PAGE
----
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inciteadvisor
inciteadvisor, Commercial Lawyer
Category: South Africa Law
Satisfied Customers: 1610
Experience:  B.Com LLB Registered Corporate lawywer
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Re-selling of electricity by landlords: we know that landlords

Resolved Question:

Landlords are not entitled to resell electricity to tenants at rates less favourable than those at which the tenants could have purchased from the municipality themselves. To avoid problems many landlords simply instruct their agents to apply the applicable municipal tariffs to their tenants. However the question is whether it is legal for landlords (who may be subject to more favourable tariffs anyway by virtue of being bulk purchasers) to earn windfall profits at all ?
Submitted: 2 years ago.
Category: South Africa Law
Expert:  Mike Otis replied 2 years ago.
Welcome, and thank you for your question.

Could you perhaps provide more detail on your particular situation? Which landlords are you referring to? On what basis are they receiving electricity at a lesser tariff?

Yours faithfully,
Customer: replied 2 years ago.
We're a business tenant (restaurant) in a multi-tenant mixed use development where most other tenants are domestic users (apartments). Recoveries by building owner have been calculated by his meter reading agent according to the ruling City Power winter tariff for consumption band >3000 KWhr, which is what we would have been charged if we had a direct supply from City Power. But landlord most probably has a bulk supply arrangement where he purchases from City Power based on a (more favourable) maximum demand tariff, in which case he will over-recover from probably all his tenants, especially large users like us, thereby earning windfall profits. He may contend that his recovery method is 'legal' based on the fact that he is charging the same tariff we would have been charged by City Power as stand-alone user. Hence the question as to 'entitlement' to windfall profits by virtue of having a more competitive rate than his tenants.... this seems to contravene both the by-laws and Electricity Act.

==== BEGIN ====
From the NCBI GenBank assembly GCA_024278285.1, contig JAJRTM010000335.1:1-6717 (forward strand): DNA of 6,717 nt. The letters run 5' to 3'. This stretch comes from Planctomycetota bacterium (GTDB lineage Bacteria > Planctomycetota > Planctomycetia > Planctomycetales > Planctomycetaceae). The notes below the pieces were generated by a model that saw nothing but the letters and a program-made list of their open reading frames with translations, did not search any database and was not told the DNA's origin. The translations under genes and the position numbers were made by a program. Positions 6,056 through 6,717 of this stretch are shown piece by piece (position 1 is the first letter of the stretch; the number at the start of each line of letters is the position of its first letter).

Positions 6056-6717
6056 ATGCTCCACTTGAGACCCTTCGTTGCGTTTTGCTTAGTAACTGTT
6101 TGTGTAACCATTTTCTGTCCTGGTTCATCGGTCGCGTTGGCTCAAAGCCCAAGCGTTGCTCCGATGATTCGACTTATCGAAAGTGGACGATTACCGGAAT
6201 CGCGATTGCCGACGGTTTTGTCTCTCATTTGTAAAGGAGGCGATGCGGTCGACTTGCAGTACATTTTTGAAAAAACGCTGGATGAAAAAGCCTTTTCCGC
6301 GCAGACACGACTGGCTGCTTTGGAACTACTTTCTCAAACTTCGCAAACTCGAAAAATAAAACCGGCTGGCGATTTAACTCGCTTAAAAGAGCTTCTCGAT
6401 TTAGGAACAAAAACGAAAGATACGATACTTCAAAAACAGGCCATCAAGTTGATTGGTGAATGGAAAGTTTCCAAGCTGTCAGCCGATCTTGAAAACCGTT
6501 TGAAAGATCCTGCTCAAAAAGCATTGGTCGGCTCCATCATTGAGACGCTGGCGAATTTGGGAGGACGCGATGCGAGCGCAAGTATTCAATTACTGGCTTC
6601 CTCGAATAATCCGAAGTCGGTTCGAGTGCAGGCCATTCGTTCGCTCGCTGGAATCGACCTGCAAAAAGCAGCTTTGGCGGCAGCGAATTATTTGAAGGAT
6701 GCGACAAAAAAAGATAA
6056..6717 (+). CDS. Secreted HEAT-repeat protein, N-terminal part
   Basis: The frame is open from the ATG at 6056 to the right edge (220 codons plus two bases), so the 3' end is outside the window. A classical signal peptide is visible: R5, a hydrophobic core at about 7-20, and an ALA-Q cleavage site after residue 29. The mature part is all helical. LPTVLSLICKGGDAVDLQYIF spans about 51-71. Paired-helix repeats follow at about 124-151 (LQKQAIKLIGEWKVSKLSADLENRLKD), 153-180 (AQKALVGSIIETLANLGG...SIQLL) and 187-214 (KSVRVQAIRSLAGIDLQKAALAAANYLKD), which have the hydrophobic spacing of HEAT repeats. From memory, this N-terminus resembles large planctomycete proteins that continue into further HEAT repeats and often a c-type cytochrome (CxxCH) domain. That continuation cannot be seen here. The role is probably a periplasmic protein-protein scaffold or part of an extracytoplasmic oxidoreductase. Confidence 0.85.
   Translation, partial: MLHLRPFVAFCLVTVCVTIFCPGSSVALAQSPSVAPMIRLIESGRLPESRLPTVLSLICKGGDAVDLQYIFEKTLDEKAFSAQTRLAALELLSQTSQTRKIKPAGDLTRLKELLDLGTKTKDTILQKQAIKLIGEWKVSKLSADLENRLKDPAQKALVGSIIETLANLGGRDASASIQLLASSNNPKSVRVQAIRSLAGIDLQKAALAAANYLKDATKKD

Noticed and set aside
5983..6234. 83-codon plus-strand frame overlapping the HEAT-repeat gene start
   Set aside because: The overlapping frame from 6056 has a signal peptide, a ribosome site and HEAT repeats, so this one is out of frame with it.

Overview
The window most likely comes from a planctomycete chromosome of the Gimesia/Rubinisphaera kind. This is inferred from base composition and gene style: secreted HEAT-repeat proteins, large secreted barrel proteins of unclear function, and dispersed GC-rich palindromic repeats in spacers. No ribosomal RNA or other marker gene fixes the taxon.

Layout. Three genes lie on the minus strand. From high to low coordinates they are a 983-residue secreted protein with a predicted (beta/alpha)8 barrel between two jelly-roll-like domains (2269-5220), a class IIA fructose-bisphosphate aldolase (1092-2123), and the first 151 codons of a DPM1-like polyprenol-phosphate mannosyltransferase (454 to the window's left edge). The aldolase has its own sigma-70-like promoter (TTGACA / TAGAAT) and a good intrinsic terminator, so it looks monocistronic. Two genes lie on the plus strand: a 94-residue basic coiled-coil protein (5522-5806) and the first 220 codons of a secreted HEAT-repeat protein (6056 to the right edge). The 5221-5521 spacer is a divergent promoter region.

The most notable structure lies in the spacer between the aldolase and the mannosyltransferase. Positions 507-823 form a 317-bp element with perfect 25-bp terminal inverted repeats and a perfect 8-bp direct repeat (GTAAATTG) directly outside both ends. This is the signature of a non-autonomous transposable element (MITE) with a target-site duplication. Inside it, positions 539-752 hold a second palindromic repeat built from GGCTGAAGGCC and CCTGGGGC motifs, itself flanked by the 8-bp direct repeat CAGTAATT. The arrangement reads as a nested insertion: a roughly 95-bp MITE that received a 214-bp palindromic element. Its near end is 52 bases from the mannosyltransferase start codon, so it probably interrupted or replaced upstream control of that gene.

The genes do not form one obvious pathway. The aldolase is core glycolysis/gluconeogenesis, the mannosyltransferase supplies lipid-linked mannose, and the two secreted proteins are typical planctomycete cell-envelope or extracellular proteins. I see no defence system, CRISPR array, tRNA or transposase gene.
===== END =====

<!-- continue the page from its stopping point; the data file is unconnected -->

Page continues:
Expert:  Mike Otis replied 2 years ago.
I'm sorry, but I am unable to assist at this time.

Yours faithfully,
Customer: replied 2 years ago.
What now ? Does 'at this time' mean I need to wait a bit longer, or is this query now closed ?
Expert:  inciteadvisor replied 2 years ago.

Welcome, thank you for the opportunity to address your question.

I need a bit more information in order to provide you with a comprehensive answer:

  • Would you be entitled to receive electricity at the same bulk rate from the municipality or electricity regulator?

Best regards,

Customer: replied 2 years ago.
Hi .Short answer is no. Building owner by virtue of his position as a bulk user might get preferential rates from City Power that individual tenants would not. Generally he recovers from tenants at those rates that they would have been charged by City Power if they entered into supply agreements directly. So he makes windfall profits, which seem to me to be contrary to the municipal by-laws and Electricity Act. To my mind its not about what City Power would have charged the tenant but more about what it IS charging the landlord and how equitably he is apportioning the charge whilst not making profits from his tenants.
Expert:  inciteadvisor replied 2 years ago.

Unfortunately this is a very contentious issue in many municipalities since the old Electricity act was repealed. The are unclear definitions as to what constitutes electricity reselling and whether and under what circumstances the resale of electricity is permitted constitutionally and in terms of national legislation, the Electricity Regulation Act in particular. Ultimately it has landed in the ambit of local authorities that are delegated authority to issue by-laws in this regard. The by-laws differ in places but most of the larger authorities have adopted a similar version of a reseller tariff clause that states broadly that a reseller may not resell electricity at a rate and under conditions that are less favorable to the purchaser than those that would have been payable and applicable had the purchaser been supplied directly with electricity by the local authority or electricity regulator.

What this means is that as long as there is a difference in tariffs between wholesale and retail users, the wholesale resellers will be able to make a margin. The margin would be reasonably justifiable in legal terms due to the significant payment risk and administration charges incured by the wholesaler and not by the local authority.

Probably not the answer that you looking for, and I do understand that often the margin received is not in relation to the cost and credit risk accepted by the reseller, but equally I have seen clients with unpaid tenant utility costs that they will never make up with a reseller's margin within contemporary times.

I trust that the legal information provided is helpful in assessing your position going forward. I am always happy to clarify any aspect of the answer provided should you so require. Feedback and a rating of my answer will be greatly appreciated as
experts are only paid on answers positively rated by our clients.

Best regards,

inciteadvisor, Commercial Lawyer
Category: South Africa Law
Satisfied Customers: 1610
Experience: B.Com LLB Registered Corporate lawywer
inciteadvisor and 2 other South Africa Law Specialists are ready to help you

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